Actually, I did know how to get ahold of him. There were two ways.

I pivoted and went to where my bag was on the dining room table. I snatched my phone out of the top pocket, ignoring the little voice in the back of my head that was demanding to know what the hell I was planning to do. I hit the second contact on my phone.

Heidi answered on the third ring. “Hey, girl, what’s up?”

“Um, nothing. I was wondering if Emery was with you?”

There was a beat of silence. “Yeah, she’s right here.”

“I know this is going to sound really weird, but can I talk to her for a moment?” I folded an arm over my waist and started pacing.

“Is this about Luc?”

I tripped over my feet. “What? Why would you ask that?”

“Why else would you be calling me to talk to Emery?”

She was right, but I still lied. “There could be tons of reasons why I’d want to talk to her. Like your birthday is coming up. Maybe I want to plan something with her.”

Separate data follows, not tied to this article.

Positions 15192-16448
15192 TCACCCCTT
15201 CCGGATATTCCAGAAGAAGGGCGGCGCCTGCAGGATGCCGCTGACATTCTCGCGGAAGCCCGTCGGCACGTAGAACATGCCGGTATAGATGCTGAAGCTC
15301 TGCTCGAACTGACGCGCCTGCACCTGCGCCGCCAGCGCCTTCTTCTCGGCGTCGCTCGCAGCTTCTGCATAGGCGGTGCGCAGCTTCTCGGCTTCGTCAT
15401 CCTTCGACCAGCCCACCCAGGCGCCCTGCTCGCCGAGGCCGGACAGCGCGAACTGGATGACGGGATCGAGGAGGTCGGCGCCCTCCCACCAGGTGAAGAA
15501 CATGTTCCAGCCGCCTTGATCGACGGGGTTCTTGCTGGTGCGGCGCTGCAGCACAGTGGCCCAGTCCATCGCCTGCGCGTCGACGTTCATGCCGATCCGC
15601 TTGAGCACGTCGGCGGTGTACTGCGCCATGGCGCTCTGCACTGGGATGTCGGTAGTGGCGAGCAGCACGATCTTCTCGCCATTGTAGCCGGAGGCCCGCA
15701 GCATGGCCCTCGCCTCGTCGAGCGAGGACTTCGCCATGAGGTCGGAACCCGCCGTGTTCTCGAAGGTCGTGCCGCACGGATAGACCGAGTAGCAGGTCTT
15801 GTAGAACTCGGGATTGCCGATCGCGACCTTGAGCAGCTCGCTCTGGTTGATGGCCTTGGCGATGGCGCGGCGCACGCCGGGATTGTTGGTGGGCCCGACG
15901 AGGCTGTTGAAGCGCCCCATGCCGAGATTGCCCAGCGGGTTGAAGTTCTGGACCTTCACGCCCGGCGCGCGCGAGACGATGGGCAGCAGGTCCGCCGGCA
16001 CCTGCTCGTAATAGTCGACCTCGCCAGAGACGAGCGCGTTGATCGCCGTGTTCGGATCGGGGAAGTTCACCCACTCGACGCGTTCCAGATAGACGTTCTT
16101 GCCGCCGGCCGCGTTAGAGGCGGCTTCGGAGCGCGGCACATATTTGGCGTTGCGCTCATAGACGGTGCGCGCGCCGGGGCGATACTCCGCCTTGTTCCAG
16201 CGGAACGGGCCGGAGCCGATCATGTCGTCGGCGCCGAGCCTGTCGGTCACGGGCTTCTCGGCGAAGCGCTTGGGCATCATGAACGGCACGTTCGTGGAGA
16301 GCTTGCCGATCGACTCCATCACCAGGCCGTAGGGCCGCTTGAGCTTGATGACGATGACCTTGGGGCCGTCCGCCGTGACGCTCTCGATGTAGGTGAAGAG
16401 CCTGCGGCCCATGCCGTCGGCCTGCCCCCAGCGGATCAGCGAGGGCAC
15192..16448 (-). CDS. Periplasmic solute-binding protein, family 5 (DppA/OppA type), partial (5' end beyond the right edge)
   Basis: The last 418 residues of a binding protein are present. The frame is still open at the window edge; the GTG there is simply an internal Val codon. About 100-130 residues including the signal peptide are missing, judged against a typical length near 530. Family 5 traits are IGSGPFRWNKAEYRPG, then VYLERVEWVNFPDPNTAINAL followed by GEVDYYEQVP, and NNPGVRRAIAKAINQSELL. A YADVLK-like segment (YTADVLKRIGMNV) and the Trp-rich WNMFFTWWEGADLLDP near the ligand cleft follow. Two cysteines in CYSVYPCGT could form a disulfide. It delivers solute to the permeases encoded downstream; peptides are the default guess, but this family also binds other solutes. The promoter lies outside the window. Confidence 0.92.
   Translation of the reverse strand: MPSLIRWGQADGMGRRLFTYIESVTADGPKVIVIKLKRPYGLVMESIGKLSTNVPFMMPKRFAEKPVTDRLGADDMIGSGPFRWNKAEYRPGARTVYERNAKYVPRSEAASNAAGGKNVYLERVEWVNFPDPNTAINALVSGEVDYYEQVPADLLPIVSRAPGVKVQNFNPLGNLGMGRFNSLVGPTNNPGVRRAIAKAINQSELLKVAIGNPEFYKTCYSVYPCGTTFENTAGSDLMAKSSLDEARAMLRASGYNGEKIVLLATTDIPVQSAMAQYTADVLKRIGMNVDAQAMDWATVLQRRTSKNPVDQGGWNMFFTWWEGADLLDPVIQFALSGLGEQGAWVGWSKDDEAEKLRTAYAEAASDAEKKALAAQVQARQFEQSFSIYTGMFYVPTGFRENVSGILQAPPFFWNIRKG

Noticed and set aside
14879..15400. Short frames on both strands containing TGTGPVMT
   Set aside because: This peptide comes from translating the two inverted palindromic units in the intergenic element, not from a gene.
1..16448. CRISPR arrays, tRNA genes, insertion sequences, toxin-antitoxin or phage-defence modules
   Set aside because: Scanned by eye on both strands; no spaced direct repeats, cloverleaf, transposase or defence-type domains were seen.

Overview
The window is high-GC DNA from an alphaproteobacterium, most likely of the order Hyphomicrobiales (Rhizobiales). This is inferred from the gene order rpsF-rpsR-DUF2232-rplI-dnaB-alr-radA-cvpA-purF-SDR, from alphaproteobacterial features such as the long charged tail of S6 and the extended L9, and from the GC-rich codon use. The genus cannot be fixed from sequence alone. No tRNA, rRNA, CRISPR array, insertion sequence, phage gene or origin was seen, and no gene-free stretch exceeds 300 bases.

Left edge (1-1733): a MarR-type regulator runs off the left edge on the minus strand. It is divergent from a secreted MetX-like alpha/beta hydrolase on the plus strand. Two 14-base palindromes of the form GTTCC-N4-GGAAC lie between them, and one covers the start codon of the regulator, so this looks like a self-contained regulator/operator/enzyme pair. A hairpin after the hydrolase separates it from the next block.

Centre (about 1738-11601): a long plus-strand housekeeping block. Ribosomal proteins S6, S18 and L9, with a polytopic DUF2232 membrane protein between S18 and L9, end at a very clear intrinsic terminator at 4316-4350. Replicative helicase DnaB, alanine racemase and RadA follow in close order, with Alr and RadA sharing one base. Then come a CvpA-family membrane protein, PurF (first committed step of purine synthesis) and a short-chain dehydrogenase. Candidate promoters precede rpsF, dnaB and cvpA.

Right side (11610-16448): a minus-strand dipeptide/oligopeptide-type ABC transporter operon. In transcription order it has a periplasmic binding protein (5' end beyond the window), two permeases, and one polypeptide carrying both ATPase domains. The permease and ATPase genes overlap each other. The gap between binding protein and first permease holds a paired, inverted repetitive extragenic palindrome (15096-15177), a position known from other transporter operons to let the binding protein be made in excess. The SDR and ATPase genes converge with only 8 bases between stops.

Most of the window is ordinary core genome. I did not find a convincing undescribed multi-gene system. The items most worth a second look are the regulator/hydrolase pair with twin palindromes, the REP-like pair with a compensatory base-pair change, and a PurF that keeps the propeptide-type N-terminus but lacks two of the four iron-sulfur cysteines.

“My birthday is in April, Evie. It’s only September.”

“Yeah,” I drew the word out. “I’m just planning ahead.”

“Uh-huh,” Heidi replied. “So, this is about Luc?”

I sighed and rolled my eyes. “Yes, but it’s not what you think.”

“Sure.” She laughed. “Hold on a second.”

Before I had a chance to reply, Emery was on the phone. “What can I do for you?”

What in the world was I doing? I had no idea, but I was pacing again and my mouth was running. “I know this is going to sound weird, but I was wondering if you could . . .” I trailed off as I stopped in front of the couch.